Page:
Wednesday, September 29, 2010
John Morgan - A Village School in Bedfordshire
Price Realized £117,250
oil on canvas
22 x 36 in. (55.8 x 91.3 cm.)
Probably London, Royal Academy, 1870, no. 370.
This picture has traditionally been identified as A Village School in Bedfordshire, Morgan's RA exhibit of 1870. The subject, of schoolboys buying 'tuck' from a vendor in a schoolyard, carries echoes of The Fight, Morgan's hugely popular exhibit of 1869, which was sold from The Forbes Collection, Christie's, London, 19 February 2003, lot 16 (£260,000). Both are concerned with boyhood pre-occupations: the ability to purchase treats with which to supplement school food, and the wish to have a good punch up. Morgan no doubt included the cricket bat, prominent in the foreground of the present picture, to allude to the success of The Fight of the previous year, set against the backdrop of a country cricket pitch.
As Terry Parker points out, Morgan not only painted scenes of lawyers, doctors and dentists, but also featured tradesmen prominently in his work. Ginger Beer, exhibited at the RA in 1860, no. 572, shows a street-vendor plying his trade outside the entrance to a school, while a similar theme was treated in The School Pie Man, exhibited at the Glasgow Insititute of Fine Arts, 1873, no. 480.
Morgan's principal pre-occupation was with the antics of schoolchildren however. Leapfrog was exhibited at the French Gallery, 1861, no. 255, while other subjects were depicted in several versions, namely Snowballing (one of which can be seen in the Bethnal Green Museum of Childhood), and Tug of War (painted in 1860, 1867, and 1879). The group of boys playing marbles in the far left of the present picture were first seen in a painting of 1863, and they also formed the subject of of Morgan's RA exhibit of 1872, no. 593. All of these pictures take place out of doors, while school interiors are featured in Those Naughty Boys (Mappin Art Gallery, Sheffield), Left at School, Society of British Artists, 1871, no. 536, Ought and Carry One, Society of British Artists, 1871, no. 84, Cross your T's, Glasgow Institute of Fine Arts 1873, no. 154, and The Address to the Young, RA, 1874, no. 688.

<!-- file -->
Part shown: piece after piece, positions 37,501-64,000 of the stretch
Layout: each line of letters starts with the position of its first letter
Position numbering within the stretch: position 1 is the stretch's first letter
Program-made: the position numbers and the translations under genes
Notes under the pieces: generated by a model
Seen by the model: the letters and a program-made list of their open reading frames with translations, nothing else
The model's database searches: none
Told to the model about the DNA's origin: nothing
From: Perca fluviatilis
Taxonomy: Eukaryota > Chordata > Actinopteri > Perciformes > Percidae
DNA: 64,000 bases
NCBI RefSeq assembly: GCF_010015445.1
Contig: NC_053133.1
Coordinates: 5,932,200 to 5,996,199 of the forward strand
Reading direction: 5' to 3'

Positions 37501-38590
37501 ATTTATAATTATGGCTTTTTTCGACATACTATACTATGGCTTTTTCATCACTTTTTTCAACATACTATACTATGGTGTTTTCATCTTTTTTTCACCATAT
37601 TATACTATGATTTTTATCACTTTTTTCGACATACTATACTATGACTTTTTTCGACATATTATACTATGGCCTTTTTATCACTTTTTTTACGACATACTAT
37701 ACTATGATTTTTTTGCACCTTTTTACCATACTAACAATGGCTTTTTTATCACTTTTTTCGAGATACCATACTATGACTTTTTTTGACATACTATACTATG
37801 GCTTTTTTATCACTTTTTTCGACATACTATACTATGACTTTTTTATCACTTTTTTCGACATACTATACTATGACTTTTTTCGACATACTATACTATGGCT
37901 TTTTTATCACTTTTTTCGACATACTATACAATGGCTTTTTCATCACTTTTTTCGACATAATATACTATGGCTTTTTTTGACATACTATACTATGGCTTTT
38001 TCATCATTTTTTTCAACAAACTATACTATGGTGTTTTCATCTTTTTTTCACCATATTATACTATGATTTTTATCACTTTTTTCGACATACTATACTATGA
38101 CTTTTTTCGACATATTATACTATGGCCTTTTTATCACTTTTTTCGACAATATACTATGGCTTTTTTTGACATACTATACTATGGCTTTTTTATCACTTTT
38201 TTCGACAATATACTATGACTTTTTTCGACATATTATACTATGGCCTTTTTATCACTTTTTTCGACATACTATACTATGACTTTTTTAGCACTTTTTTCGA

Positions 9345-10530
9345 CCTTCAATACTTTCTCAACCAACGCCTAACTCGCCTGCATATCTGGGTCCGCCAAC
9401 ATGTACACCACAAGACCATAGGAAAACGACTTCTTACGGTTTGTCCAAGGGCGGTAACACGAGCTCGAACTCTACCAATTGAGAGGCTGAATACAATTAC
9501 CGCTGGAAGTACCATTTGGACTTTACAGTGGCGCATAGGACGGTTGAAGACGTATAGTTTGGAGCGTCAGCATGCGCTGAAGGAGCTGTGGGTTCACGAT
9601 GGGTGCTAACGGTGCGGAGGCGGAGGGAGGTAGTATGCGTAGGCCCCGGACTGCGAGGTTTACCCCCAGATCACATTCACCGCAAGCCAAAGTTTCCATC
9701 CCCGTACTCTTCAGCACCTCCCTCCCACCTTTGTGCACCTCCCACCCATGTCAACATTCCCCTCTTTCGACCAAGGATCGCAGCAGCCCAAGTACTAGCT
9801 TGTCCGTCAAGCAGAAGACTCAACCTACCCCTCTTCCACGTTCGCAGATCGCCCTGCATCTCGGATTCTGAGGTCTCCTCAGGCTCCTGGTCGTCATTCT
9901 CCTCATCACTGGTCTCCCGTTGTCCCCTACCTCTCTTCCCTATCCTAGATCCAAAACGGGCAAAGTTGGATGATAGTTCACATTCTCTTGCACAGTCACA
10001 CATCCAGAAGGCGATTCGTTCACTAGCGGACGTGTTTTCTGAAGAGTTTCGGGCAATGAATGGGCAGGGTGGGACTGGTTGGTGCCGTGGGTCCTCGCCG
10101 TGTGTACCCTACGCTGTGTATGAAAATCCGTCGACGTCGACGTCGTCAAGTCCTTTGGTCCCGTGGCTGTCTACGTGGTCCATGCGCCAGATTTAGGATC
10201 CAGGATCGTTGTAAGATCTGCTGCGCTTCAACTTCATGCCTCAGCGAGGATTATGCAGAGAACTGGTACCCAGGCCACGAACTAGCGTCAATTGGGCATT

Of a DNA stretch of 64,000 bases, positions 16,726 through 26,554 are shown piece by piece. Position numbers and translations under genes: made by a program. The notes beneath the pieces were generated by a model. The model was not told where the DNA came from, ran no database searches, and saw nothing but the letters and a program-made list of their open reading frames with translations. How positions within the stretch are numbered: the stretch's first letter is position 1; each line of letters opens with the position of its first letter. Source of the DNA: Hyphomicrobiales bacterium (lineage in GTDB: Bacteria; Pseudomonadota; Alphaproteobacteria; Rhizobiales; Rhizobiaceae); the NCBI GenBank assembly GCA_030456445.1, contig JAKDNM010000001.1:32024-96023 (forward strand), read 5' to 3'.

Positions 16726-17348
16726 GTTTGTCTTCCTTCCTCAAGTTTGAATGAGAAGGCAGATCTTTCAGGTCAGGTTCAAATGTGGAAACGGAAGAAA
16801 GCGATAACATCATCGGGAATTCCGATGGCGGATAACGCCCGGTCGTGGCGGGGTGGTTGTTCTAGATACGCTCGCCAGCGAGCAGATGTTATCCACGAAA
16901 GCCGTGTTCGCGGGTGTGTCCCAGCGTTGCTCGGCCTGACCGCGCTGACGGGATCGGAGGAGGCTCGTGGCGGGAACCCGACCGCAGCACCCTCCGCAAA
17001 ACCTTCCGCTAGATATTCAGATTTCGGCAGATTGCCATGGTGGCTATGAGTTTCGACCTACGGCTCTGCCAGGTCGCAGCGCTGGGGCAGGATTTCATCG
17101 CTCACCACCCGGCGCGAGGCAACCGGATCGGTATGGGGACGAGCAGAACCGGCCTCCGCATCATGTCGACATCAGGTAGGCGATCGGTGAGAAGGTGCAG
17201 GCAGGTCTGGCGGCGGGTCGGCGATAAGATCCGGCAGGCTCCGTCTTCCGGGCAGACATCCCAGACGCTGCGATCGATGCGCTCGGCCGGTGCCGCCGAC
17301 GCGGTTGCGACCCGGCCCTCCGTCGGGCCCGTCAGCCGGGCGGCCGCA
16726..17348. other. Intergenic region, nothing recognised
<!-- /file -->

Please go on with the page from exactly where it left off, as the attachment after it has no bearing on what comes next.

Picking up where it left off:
The location of the present school has so far eluded us. Morgan occupied addresses in various towns in the south of England throughout his career leaving London for Aylesbury in 1865, and later residing Bedfordshire before moving to Guildford and Hastings. The building is not Pulford School, Leighton Buzzard, where Morgan occupied a house in Leck, now Lake Street, and painted Sums, Glasgow Institute of Fine Arts, 1868, no. 129, or The Blot ('Whom to punish? No, Sir, I made the blot, But I didn't make the smear'), Glasgow Institute of Fine Arts 1869, no. 118. Morgan noted in his diary that the models for these pictures were taken from Pulford School, 'Mr Bateman the master being very attentive and kind'.
We are grateful to Terry Parker for his help in preparing this catalogue entry.
at 6:00 AM
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